Prison Records Definition
Prison records refer to the recording of a criminal’s incarceration history. A person’s prison records will have a list of all the times he or she has been arrested as well as the time spent behind bars. A criminal check can be done by potential employers and landlords to find out whether a potential employee or tenant has a prison record.
Criminal Prison Records
People end up in prison because they committed a criminal act. The person could have been arrested for possession of marijuana, or the person could have been arrested for murder. There are extremes like assault, murder and kidnapping that will result in a prison record, but smaller crimes like theft and check fraud can cause a person to end up with a prison record too.
In some cases, a petty crime like shoplifting may result in a fine, restitution or community service unless the person is a habitual offender. If the criminal has committed this crime or other crimes before, the judge could decide to send that person to prison. The judge has discretion in certain cases involving misdemeanors and petty crimes. The judge may decide that the person doesn’t need to go to prison. Community service might be enough of a deterrent.
Prison records can last for years on the person’s record. Those records can be accessed by employers and landlords during routine credit checks. If the crime is petty, there may come a time when the crime can be wiped from the person’s prison record. It depends on the severity of the crime, and how many years have passed. A person with a prison record would need to check with the courthouse in their district to find out whether it would be possible to clear their prison record.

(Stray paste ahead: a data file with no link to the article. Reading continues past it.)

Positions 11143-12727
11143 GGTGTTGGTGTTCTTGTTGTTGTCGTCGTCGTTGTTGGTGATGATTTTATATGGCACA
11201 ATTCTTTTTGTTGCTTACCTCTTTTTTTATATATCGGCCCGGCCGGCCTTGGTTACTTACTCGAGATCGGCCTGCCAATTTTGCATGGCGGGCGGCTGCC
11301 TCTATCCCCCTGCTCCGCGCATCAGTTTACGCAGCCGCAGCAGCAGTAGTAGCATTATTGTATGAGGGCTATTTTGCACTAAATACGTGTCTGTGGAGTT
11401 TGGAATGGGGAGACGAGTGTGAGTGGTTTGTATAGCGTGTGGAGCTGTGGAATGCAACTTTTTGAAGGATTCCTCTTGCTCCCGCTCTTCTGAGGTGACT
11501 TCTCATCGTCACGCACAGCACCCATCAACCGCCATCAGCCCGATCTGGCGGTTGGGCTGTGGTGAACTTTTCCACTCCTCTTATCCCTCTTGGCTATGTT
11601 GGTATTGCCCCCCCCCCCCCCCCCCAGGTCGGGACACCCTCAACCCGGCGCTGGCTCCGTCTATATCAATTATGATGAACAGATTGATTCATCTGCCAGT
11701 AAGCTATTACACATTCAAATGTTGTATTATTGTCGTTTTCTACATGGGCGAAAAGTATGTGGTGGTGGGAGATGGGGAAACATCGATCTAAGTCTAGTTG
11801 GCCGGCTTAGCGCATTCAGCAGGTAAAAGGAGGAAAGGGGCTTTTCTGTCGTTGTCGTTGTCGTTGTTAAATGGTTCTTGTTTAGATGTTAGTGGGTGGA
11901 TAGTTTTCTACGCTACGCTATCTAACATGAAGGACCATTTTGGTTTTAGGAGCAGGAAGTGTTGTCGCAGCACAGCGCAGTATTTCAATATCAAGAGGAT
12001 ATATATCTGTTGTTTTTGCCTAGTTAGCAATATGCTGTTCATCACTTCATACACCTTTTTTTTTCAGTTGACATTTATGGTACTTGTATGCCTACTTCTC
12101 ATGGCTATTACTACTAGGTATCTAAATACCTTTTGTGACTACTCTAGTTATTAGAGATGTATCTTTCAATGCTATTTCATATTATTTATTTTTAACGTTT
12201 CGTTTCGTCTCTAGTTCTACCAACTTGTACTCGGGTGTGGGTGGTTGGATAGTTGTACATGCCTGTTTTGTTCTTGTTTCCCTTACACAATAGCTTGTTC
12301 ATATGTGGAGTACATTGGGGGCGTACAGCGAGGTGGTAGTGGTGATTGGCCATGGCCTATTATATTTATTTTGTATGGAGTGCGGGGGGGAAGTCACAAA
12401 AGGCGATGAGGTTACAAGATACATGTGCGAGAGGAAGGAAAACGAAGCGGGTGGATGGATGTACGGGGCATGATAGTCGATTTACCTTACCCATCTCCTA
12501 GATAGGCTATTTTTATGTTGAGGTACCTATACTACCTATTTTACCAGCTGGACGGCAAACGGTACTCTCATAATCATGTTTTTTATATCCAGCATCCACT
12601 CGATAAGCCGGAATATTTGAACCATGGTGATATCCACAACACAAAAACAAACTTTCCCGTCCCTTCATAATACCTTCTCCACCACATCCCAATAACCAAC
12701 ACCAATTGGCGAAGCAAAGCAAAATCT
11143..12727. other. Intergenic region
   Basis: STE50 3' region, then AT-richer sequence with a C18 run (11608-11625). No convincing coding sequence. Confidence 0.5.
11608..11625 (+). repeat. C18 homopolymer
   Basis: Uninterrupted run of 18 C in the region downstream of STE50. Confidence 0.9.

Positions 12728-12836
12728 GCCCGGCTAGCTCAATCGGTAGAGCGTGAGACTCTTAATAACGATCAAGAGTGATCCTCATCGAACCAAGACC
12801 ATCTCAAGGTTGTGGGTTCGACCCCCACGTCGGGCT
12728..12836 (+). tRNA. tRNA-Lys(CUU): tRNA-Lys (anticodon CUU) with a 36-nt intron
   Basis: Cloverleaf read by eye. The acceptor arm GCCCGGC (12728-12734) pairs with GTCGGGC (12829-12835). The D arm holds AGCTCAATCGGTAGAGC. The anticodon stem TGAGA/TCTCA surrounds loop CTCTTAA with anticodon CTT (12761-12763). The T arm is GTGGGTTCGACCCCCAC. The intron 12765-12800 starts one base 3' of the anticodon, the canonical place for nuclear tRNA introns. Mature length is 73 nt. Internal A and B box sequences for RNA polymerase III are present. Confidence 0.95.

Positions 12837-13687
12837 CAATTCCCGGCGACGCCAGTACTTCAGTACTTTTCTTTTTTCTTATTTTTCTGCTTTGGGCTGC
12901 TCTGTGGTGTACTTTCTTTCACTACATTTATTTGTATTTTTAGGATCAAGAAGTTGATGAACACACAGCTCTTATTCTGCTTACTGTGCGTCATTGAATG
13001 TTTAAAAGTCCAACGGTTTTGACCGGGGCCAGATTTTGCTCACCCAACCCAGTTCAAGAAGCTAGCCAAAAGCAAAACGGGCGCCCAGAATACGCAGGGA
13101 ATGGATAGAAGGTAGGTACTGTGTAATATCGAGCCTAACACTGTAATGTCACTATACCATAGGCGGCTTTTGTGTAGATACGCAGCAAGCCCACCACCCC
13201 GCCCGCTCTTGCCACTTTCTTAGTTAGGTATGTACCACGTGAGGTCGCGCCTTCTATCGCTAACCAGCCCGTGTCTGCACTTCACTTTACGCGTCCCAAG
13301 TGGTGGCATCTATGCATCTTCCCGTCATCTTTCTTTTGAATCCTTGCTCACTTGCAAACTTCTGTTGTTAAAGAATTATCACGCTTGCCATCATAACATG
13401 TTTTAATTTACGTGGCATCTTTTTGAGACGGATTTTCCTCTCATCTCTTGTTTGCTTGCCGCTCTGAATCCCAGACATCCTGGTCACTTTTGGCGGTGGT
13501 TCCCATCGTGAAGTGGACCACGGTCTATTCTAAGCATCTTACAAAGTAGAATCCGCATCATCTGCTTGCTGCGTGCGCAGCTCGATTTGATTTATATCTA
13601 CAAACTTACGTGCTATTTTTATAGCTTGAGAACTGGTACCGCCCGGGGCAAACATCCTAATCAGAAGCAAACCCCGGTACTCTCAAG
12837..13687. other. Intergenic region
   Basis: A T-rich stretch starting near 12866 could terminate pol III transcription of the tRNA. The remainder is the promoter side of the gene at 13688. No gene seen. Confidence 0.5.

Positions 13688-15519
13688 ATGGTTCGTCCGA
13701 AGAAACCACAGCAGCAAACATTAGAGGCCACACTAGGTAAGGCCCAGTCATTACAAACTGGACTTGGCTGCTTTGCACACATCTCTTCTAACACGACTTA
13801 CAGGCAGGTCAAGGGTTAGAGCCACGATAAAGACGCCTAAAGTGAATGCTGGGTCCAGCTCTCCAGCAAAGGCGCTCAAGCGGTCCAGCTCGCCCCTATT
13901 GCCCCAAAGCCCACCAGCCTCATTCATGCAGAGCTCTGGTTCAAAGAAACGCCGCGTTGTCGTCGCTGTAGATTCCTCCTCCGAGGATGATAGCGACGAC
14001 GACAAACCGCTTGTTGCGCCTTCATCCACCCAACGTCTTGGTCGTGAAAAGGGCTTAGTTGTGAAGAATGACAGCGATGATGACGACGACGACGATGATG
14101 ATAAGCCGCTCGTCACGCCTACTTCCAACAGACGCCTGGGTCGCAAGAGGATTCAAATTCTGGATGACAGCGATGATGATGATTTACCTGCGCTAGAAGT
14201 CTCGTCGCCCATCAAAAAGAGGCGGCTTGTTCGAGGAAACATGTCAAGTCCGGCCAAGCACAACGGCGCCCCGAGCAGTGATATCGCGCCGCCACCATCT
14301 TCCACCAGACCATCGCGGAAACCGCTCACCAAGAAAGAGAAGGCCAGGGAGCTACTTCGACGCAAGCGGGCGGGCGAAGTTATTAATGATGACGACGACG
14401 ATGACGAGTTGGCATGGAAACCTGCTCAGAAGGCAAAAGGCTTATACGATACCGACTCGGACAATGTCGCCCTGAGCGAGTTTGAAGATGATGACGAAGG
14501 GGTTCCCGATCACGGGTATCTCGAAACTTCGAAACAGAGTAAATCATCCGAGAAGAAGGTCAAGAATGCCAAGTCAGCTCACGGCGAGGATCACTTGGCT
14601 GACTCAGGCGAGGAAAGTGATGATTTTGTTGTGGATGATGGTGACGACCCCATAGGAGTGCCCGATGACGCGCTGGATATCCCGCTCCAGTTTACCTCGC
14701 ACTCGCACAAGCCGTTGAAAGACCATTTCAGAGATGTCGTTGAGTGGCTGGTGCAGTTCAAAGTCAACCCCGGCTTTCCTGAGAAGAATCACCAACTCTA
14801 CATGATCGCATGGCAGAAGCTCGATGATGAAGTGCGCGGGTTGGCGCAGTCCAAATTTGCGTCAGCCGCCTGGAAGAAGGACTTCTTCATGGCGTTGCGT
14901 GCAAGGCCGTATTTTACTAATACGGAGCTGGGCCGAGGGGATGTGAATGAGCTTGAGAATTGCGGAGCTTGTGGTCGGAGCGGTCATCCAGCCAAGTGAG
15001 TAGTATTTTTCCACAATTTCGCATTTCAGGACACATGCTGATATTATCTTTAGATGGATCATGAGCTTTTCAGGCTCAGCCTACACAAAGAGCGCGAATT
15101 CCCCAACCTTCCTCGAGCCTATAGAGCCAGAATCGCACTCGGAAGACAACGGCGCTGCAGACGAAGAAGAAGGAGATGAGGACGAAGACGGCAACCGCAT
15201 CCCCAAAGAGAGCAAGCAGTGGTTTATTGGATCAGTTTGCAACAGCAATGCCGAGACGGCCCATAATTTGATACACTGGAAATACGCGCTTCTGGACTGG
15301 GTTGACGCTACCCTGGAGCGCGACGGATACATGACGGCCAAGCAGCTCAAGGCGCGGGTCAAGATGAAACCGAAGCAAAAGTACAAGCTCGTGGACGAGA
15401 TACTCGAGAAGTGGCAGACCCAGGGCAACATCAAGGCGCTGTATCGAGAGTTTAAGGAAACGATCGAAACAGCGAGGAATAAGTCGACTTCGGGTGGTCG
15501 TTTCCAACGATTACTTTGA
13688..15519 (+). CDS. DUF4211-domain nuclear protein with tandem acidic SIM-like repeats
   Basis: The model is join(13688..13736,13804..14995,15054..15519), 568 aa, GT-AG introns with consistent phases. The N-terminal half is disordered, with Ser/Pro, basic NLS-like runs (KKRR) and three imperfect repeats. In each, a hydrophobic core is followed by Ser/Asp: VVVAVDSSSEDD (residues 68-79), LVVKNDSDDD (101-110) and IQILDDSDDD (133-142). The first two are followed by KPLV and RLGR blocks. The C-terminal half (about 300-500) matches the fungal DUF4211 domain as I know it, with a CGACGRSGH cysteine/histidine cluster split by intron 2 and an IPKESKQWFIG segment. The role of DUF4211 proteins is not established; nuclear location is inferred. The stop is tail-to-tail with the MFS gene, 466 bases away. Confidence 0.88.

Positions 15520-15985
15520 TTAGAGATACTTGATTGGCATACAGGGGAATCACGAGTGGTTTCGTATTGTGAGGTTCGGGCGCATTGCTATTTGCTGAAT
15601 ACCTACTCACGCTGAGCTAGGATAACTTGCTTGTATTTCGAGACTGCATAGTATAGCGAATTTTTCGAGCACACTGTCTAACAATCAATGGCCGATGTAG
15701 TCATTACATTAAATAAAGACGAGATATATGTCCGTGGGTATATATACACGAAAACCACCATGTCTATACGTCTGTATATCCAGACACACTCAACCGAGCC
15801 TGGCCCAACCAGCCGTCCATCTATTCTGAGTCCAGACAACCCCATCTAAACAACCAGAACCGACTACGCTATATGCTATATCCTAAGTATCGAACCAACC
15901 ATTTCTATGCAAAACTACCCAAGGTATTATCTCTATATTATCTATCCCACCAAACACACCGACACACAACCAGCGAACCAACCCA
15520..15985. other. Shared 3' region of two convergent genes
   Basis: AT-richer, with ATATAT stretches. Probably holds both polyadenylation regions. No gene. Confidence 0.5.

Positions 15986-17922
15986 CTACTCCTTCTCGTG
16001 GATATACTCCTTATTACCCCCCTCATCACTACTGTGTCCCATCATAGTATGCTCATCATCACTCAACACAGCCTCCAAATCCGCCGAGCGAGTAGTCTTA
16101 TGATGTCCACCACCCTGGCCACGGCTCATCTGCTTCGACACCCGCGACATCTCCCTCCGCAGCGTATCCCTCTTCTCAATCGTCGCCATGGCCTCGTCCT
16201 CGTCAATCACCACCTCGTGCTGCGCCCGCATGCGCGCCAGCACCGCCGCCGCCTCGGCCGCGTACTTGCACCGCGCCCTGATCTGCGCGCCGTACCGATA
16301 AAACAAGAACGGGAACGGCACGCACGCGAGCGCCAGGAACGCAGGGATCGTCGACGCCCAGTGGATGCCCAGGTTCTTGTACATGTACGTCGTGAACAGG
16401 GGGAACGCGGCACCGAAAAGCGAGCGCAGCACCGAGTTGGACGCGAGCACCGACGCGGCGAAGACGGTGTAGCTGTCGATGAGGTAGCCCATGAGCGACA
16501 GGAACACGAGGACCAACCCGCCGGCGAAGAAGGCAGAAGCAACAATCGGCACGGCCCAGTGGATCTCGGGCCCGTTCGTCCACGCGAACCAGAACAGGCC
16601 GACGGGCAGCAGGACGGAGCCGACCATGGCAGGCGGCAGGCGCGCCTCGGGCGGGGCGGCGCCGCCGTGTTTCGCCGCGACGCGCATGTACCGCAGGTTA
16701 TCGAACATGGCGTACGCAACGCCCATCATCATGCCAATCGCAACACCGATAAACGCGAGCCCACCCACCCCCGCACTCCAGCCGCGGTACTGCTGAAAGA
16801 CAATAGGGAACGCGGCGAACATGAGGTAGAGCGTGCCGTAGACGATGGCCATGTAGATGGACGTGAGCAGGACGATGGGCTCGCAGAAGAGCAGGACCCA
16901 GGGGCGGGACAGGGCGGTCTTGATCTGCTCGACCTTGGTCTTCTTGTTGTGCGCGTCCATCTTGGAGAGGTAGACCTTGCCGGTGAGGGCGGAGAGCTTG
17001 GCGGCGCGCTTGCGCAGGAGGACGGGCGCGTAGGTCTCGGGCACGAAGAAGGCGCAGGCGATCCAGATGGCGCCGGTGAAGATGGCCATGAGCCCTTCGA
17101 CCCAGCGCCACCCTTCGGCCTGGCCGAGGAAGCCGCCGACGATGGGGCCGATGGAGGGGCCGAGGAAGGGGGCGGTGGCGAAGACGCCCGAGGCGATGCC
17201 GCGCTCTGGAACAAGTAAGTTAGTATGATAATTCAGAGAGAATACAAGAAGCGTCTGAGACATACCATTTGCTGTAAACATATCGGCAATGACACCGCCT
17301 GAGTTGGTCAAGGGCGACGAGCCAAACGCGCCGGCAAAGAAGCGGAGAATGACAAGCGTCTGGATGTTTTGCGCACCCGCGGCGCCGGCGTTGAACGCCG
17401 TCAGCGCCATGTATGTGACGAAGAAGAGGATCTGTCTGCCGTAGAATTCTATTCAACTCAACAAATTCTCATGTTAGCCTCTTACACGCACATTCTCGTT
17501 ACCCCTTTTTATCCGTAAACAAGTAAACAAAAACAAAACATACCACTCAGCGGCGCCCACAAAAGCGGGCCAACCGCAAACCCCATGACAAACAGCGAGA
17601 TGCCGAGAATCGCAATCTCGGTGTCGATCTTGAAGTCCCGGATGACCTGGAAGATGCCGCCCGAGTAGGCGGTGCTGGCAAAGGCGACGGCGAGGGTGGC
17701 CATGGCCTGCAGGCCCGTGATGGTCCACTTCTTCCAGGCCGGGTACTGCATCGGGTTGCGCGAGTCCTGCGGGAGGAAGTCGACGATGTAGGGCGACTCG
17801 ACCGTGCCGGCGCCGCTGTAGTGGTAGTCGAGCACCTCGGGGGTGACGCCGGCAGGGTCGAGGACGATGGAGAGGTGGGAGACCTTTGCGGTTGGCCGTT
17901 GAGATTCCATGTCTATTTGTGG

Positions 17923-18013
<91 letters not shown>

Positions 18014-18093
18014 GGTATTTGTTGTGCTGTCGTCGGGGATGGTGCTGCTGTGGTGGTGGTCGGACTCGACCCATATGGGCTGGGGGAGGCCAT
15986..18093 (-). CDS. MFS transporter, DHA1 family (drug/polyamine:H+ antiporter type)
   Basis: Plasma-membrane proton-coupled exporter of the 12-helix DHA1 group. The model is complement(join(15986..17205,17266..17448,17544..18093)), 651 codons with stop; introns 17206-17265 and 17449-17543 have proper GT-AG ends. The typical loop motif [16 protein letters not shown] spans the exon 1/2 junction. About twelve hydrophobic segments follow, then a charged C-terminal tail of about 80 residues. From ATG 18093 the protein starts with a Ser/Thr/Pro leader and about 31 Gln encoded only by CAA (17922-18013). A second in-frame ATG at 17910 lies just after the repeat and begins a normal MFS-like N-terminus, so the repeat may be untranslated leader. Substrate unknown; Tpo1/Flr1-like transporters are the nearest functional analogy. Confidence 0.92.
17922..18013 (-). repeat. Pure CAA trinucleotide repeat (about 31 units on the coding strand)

Prison Records and Getting a Job
Although a person’s prison record might be cleared in some cases, if the person applies for a law enforcement position, the law enforcement agency can see all criminal and prison records. Officers cannot have any criminal offenses on their record at all. Even sealed or expunged records are visible to law enforcement agencies. Those with prison records are considered to be felons, and they are not eligible for many government or law enforcement jobs.